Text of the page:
We’re finally in the last week of school–that long-awaited moment in time that feels more like an eternity. Some classes have exams the final week, and others do not. So here, in this final post before summer break, I want to discuss ways to keep students engaged (and yourself sane) whether your course has a final exam or not.
There is nothing new in this final post. It is rather a compilation of strategies I’ve written about over the years that I hope will help you in the last week of school.
So here is Simple Spring Engagement #1:
10 Activities for the Last Week of School
If You Are Testing:
1. Have a QR Code Scavenger Hunt. This is an amazing activity to encourage students to review while moving (and getting out nervous energy of impending exams). Post QR Codes around the school that contain questions. Have students find, scan, and answer the questions in teams. The first team to find and answer all questions wins! HERE are instructions and a printable cheat sheet for creating a QR Code Scavenger Hunt of your own.
2. Use Google Slides to Have a Collaborative Review. Have students create their own cumulative review to share with the class. Create student groups and assign each group a unit to teach. Their instructive slide will be a part of a whole class presentation that will serve as study guide for the exam. Be sure to read all about how to implement this and download the student rubric HERE.
3. Use Quizlet for Quick Vocabulary Reviews. If you’ve already built Quizlet sets for your units, then this requires no prep on your part. Of course, you can play the engaging collaborative game, Quizlet Live, but there’s so much more you can do with Quizlet. Learn about some quick reviews HERE.
4. Have a Cooperative Review. Students will make their own tests in groups and then answer each other’s questions. Pull some of their questions into your exam for added engagement. Find out how to implement this and download the free resource HERE.
5. Review for Exams in 15 Minutes or Less. My school has short study sessions during final exam week. Find suggestions for mini exam reviews HERE.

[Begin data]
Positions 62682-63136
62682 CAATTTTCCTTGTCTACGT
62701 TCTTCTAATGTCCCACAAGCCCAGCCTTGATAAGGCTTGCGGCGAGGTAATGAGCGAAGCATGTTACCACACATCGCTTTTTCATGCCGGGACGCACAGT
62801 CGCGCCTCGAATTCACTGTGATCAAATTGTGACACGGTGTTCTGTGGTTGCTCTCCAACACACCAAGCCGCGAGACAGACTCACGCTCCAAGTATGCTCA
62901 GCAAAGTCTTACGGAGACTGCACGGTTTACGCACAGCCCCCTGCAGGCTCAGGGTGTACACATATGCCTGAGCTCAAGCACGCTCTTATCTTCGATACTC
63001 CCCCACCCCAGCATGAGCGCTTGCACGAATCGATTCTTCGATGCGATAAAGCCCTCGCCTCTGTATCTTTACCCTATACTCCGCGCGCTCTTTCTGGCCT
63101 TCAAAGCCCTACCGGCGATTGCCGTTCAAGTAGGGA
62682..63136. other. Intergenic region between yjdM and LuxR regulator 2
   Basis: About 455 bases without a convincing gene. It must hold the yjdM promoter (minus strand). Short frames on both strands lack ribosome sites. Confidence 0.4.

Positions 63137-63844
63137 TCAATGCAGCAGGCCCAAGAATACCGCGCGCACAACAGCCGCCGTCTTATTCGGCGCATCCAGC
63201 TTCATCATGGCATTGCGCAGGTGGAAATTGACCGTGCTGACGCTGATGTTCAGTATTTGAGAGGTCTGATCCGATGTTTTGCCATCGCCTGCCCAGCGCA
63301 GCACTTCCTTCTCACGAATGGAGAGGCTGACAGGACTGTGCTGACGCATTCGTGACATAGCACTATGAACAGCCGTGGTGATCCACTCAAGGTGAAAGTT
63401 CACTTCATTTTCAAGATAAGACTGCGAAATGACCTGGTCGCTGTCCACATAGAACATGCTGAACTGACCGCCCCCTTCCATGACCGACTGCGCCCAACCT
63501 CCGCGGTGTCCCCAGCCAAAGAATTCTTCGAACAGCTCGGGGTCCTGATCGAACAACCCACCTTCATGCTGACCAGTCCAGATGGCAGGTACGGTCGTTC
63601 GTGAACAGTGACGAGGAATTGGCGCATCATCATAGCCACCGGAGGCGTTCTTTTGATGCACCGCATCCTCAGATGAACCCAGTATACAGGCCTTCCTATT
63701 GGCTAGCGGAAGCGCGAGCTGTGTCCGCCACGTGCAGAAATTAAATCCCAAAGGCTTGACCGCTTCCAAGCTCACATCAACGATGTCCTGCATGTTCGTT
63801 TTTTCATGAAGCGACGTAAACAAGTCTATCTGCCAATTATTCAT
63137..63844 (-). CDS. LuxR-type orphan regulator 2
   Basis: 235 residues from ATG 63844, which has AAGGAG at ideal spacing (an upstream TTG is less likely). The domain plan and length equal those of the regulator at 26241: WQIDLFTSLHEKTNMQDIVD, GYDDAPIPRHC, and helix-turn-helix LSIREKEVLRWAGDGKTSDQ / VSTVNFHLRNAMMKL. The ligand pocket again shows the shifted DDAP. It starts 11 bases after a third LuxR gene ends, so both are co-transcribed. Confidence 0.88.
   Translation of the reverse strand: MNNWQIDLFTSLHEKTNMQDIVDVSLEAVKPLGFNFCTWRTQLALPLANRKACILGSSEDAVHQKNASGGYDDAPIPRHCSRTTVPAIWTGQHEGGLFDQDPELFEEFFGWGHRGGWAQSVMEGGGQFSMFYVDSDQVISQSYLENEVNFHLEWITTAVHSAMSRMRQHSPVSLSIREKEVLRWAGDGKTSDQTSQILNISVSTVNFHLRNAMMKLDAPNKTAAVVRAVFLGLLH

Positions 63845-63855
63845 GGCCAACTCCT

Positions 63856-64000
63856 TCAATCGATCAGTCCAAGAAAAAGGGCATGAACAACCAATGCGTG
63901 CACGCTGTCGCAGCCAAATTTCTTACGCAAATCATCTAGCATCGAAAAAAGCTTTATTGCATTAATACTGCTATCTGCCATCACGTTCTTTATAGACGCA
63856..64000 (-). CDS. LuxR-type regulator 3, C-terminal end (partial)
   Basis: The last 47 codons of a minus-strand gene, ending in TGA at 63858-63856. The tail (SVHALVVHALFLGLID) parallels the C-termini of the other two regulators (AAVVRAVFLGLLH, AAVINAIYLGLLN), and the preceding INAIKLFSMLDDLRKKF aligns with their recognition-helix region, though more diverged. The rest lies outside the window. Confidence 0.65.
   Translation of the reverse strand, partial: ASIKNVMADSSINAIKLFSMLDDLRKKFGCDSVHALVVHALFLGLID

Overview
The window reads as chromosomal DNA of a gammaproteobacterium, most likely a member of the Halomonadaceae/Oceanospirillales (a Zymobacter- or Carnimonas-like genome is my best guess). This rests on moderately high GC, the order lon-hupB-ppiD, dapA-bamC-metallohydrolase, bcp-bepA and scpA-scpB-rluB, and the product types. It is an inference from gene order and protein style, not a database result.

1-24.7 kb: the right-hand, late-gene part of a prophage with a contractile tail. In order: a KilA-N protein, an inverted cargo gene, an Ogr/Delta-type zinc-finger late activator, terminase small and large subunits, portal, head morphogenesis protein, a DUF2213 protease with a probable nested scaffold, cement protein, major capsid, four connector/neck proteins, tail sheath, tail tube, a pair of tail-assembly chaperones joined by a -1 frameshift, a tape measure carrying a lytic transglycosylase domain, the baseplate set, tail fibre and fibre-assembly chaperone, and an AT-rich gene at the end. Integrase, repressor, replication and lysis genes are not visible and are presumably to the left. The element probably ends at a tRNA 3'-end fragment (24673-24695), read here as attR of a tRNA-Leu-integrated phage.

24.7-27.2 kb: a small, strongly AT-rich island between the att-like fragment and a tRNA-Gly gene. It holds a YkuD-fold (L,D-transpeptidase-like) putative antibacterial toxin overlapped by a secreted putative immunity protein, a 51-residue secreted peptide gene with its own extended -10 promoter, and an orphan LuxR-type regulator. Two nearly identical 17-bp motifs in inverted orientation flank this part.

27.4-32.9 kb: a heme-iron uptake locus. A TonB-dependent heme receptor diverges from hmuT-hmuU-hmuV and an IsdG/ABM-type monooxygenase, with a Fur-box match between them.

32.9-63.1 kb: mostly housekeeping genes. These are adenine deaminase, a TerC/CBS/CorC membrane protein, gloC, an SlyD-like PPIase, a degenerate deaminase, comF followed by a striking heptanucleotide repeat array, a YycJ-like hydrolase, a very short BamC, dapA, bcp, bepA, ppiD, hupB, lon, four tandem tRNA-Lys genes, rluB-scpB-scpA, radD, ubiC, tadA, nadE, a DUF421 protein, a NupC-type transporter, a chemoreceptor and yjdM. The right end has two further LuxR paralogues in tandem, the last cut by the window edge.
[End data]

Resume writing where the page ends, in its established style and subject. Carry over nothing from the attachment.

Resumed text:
If You Are Not Testing:
6. Have Students Create The Guidelines for a Final Project. Lead a class discussion about what students have learned in the course. Ask them what an ideal final project would be (nothing is not an option :)). As a class, construct a rubric. For an example, click HERE. Then have students work on the project.
7. Students Will Love Speed Drawing Their Year. The day before, ask students to reflect on their year in writing, and then have a class discussion. See if you can come up with topics as a class based on the discussion (possible topics may be “Classes,” “Changes,” “Friends,” “Clubs,” “Sports,” “Discoveries,” “Milestones,” etc.). Set up a station for each topic. Place a piece of butcher paper at each station. Set a timer, and have students rotate through each station, drawing and writing a caption for whatever comes to mind. HERE are instructions for implementing Speed Drawing.
8. Have a Real-World Problem Solving Challenge. Follow the steps HERE to encourage students to think of a social problem and a possible solution. End the lesson with a discussion on ideas on how they can get involved in helping to see change through this summer.
9. Have Students Create a Top 10 List. Ask students to discuss the past school year with a partner. They should brainstorm and come up with a theme that encapsulates the year for them. It could be funny, cathartic, academic, social, etc. They should then list 10 examples from the past year that support that theme, counting down to example number 1. HERE’s one I made about absurd teaching moments.
10. Get Feedback for Next Year. This is not for the faint-hearted–but it is for those who truly want to grow. Create a survey for your students to complete that asks them to reflect over your course. Ask them what they enjoyed and what they didn’t, what they thought was effective and what wasn’t. Ask for suggestions for improvement. Use the more thoughtful feedback to update your plans over the summer.
I hope this year’s Spring Countdown series has helped you–what are some ways you keep your students engaged until the end? Leave a comment and let me know. And remember–we’re almost there!
As we embark on a year of uncertainty, we must consider equity and distance learning. This post discusses how to make virtual learning more equitable in 3 steps and comes with a downloadable cheat sheet.
Do you feel like you’re teaching in uncertain times? You’re not alone. But there are certain things that will always be certain. Like–your students need you to be there for them. Click through to find out how to do that with Culturally Responsive Teaching in Any Setting.
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